The past several months have seen a number of anniversaries, often centennial celebrations, but none have been for a vehicle that's seen 75 years of production. Today marks the 75th anniversary of the order to Porsche to build the iconic people's car.

The history of the Volkswagen later known as the Beetle is too complex and storied for proper treatment here, but on June 22, 1934 the Association of the German Reich of the Automotive Industry gave the go-ahead for Porsche's corporate predecessor to build the Volkswagen.

It wasn't until after the war, in the summer of 1945, that the civilian Volkswagen began regular production. This civilian version was nicknamed the 'VW Käfer', or VW Beetle. The rest, as they say, is history.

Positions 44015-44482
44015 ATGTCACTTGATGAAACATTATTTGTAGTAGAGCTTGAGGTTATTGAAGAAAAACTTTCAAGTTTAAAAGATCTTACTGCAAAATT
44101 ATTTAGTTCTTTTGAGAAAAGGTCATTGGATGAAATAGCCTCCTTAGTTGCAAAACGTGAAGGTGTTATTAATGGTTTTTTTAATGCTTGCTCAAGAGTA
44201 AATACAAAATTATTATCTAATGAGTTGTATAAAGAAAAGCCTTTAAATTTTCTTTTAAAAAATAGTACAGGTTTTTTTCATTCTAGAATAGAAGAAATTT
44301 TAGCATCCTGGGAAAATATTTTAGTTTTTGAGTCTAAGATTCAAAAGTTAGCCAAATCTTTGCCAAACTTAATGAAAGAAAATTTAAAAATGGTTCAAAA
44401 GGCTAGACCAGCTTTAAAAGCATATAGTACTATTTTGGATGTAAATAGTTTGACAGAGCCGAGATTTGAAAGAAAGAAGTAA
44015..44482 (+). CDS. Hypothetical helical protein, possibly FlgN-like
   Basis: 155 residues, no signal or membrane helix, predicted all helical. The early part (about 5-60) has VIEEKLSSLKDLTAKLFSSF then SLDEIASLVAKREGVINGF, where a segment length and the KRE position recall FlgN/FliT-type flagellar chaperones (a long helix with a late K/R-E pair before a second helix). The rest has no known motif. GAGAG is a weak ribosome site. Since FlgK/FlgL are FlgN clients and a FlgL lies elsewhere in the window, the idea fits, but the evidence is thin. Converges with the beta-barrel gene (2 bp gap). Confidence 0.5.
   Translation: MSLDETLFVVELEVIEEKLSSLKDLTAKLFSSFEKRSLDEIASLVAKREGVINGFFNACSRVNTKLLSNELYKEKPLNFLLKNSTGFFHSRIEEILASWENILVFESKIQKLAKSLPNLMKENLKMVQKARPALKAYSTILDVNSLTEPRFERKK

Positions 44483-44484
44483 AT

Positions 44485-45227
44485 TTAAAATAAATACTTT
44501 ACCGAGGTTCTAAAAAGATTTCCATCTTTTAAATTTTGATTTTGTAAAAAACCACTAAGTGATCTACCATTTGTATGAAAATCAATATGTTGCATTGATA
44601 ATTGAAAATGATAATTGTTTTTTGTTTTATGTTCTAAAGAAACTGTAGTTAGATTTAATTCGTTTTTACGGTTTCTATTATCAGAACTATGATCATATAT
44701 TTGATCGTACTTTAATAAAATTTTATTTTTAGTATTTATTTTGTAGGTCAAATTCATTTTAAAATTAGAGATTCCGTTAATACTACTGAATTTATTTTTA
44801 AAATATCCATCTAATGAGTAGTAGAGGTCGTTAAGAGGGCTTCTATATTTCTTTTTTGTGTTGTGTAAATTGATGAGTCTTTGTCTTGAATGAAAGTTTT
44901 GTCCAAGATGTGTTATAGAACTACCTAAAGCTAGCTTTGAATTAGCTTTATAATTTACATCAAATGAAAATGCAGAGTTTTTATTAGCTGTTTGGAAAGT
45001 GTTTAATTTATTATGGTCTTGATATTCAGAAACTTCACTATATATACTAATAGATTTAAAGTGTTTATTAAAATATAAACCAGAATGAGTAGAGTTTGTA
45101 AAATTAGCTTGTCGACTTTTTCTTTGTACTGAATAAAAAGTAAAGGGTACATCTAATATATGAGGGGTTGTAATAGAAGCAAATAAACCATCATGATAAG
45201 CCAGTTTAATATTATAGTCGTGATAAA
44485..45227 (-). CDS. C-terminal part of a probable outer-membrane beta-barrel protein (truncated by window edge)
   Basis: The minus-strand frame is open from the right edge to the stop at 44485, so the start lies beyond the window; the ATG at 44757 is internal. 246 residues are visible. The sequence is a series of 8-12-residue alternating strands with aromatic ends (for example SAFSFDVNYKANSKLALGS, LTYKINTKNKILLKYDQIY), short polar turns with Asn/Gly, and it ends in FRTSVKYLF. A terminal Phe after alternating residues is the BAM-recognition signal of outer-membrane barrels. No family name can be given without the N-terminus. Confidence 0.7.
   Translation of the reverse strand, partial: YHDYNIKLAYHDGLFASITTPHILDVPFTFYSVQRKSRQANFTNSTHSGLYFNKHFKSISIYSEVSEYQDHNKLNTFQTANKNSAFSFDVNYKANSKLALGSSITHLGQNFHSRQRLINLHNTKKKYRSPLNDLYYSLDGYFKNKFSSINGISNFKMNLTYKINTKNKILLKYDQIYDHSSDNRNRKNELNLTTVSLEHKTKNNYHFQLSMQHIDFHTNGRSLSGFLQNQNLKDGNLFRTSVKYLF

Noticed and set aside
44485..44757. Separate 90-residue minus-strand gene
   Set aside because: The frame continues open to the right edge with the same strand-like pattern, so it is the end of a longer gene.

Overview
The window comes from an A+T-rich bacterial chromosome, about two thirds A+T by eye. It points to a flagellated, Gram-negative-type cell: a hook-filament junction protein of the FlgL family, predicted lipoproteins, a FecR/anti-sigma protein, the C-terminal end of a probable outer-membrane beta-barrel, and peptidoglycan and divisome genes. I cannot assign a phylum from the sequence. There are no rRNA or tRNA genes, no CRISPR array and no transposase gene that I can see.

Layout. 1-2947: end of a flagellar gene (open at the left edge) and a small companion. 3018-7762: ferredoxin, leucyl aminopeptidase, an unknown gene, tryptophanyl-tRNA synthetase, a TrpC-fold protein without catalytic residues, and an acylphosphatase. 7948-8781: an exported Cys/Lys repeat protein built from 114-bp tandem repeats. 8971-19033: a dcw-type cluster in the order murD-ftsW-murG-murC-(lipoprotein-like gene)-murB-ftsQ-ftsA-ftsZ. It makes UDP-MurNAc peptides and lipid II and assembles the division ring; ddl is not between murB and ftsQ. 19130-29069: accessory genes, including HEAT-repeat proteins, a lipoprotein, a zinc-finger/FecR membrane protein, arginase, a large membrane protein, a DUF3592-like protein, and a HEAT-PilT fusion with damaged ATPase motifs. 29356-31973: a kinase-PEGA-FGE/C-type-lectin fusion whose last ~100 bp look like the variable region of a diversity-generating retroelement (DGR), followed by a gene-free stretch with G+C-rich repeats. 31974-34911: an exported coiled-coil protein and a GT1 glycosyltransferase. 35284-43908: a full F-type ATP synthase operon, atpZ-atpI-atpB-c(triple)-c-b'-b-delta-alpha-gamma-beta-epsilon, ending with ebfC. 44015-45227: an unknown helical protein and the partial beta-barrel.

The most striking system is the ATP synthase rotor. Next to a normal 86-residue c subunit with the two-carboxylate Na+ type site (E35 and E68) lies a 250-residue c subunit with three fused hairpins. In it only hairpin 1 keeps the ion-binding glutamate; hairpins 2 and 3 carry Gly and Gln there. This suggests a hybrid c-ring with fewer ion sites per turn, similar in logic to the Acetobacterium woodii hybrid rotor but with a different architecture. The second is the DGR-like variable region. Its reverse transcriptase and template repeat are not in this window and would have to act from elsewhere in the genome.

To celebrate the anniversary, Porsche Museum is dedicating a Special Exhibition to be held from today through July 31, 2009. The exhibit will display photos of the original Volkswagen prototypes and the men, including Ferdinand Porsche, who helped to design and build them.

Two cars will also be on display, including a rare pre-war prototype of the Volkswagen called the VW38, which was a personal vehicle of Porsche. And continuing today's diesel theme, the second display vehicle of note is a Beetle prototype fitted with a diesel engine from the early 1950s.